Feeding a horse for optimal performance is a key consideration of all riders whether competing at amateur or professional levels. Finding the most suitable feed for your horse is easier with the help of a nutritionist or feed advisor who can utilise the information you provide them with in relation to age, breed, workload, body condition, temperament, ride ability, nutritional history etc. to help recommend a suitable product.
A palatable and balanced diet is essential, one that contains adequate energy levels in addition to good levels of antioxidants sources include Vitamin E, Selplex® (organic Selenium) and Proviox. Energy comes from a variety of sources and the type of energy in the performance diet will depend on each horse and riders requirements and preferences. Energy coming from the starch in cereals is released quickly into the bloodstream in comparison to energy coming from oils/fats and fibres (‘super fibres’ are a key component of performance diets e.g. soya hulls and Sugar beet pulp) which are considered to be slow releasing energy.
High quality vegetable proteins include Full Fat Soya, High-Pro Soya and Sunflower seed meal. A high quality protein source will provide the amino acids essential for muscle development and regeneration and ensure your horse maintains good top line condition. The mineral and vitamin content plays a vital role in terms of health and performance and indeed the form in which these nutrients are provided in the diet has been shown to have influence in how these nutrients are processed and retained in the body of the horse. The chelated or Bioplex® form of minerals have been shown to have greater retention in the body of the horse versus inorganic forms. This ensures that when the horse’s body is under physiological stress that it is better able to cope with the demands placed upon it.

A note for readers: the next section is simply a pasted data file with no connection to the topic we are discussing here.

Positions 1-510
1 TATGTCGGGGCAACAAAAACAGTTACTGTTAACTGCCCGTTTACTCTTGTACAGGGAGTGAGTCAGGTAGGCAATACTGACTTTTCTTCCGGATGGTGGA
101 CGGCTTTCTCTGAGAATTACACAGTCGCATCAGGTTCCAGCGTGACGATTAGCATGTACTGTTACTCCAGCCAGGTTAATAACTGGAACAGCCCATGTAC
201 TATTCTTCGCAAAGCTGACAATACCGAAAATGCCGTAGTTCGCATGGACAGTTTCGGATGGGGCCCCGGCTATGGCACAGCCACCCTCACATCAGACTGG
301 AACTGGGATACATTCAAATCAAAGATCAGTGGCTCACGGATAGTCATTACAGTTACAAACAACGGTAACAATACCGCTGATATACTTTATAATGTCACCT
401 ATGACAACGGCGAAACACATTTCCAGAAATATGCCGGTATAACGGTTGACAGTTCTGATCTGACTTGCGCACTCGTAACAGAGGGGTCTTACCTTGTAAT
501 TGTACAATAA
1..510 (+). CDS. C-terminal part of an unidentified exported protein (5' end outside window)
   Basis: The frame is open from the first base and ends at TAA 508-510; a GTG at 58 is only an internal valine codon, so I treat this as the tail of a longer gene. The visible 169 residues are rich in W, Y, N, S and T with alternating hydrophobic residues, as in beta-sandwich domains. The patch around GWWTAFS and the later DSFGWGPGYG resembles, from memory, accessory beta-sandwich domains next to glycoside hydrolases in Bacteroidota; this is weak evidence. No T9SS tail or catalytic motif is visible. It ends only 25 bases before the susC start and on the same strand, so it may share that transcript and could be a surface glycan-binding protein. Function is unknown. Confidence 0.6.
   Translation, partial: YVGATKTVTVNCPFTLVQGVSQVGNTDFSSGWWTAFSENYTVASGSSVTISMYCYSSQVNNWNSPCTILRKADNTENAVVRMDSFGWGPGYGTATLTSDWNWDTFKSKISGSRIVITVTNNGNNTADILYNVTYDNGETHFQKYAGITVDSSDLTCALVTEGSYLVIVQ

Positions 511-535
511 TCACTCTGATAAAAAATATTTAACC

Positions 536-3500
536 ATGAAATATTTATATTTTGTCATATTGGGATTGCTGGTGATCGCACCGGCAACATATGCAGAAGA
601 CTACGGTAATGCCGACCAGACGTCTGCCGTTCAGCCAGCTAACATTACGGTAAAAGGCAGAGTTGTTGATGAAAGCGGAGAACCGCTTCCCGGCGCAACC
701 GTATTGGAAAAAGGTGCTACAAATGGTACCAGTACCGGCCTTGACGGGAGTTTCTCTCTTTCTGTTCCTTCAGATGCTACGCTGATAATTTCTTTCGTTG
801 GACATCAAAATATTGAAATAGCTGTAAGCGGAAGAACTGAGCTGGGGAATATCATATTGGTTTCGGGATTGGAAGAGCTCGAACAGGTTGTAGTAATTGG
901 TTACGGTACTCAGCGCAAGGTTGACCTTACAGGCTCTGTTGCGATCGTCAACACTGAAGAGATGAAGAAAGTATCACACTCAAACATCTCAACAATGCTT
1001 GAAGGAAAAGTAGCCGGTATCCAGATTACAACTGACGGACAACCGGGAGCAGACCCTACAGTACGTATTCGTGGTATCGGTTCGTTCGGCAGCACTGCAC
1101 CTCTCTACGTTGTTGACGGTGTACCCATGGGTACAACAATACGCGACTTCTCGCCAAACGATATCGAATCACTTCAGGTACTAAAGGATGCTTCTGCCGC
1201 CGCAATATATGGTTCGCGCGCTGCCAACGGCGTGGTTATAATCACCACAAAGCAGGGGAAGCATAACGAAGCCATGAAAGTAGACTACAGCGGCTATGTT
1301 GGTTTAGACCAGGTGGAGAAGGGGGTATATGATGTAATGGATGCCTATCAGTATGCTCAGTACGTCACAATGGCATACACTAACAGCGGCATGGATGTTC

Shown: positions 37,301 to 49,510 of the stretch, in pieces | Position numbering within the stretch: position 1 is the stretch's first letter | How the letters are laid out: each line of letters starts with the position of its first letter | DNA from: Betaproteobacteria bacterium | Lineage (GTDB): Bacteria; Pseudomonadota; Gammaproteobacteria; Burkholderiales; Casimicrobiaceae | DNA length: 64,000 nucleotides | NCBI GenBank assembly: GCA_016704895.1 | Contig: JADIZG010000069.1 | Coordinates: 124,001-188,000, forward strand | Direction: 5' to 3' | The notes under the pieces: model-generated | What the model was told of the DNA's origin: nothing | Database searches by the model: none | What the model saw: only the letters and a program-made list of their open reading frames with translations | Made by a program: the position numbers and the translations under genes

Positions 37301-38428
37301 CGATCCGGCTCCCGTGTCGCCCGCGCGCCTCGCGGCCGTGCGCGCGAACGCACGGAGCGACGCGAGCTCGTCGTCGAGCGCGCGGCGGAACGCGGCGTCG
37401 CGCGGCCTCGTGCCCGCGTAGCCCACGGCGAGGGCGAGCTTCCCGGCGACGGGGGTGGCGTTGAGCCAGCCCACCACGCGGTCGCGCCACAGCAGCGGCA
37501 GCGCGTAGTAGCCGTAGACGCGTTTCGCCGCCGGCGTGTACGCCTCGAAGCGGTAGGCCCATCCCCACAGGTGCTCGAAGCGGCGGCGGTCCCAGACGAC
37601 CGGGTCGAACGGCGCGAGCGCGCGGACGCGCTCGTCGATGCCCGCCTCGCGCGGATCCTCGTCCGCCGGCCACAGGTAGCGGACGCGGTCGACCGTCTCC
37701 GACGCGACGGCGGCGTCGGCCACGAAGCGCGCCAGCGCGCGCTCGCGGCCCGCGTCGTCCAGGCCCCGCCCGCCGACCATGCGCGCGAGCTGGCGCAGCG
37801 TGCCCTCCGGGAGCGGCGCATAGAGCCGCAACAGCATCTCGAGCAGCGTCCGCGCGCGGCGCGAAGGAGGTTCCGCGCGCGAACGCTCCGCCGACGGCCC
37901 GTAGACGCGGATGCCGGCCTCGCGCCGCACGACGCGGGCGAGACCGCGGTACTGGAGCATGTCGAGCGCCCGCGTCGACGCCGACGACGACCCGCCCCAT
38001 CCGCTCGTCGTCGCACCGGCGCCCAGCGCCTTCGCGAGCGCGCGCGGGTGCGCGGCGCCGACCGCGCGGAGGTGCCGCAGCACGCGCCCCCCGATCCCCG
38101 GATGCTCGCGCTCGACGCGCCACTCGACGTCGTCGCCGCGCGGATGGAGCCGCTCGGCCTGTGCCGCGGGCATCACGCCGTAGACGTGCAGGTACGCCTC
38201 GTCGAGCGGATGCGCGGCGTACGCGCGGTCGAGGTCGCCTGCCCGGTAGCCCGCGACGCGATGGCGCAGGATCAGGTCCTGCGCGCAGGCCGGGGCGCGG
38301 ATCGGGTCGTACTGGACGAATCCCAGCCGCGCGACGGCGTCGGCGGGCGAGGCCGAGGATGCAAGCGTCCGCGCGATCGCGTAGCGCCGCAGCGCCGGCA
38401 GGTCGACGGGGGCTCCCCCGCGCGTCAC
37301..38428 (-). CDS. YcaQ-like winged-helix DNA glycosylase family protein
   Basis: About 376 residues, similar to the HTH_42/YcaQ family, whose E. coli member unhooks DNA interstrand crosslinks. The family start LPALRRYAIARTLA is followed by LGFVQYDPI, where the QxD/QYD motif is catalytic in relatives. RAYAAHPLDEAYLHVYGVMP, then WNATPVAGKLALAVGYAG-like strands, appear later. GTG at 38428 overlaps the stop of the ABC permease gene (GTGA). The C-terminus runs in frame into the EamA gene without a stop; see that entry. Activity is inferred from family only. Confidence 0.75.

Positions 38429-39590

Feeding a high quality forage ad lib or at least 1.5% of bodyweight in dry matter per day will prevent boredom and the possible on set of vices in addition to providing vital nutrients in a natural form for the horse. A visual inspection of forage will quickly highlight any harmful weeds or moulds and chemical testing of forage is now widely available through various laboratories. Hay and haylage should be tested for nutritional analysis in addition to an environmental screening.
Finally, a healthy gut is critical to overall horse health; in conjunction to offering your horse adequate amounts of high-quality forage as outlined above attention should be paid to the meal size as large concentrate meals can lead to undigested starch being released into the caecum where it can have a negative impact on the microfloral population of the hindgut. Dividing the total daily concentrate into as many small meals as possible is recommended. Clean fresh water should also be provided at all times with electrolytes used to replenish salts lost in sweat during intense exercise particularly in warmer weather. Providing access to a salt lick at all times to stabled horses is a useful way of ensuring adequate sodium and chloride intake daily.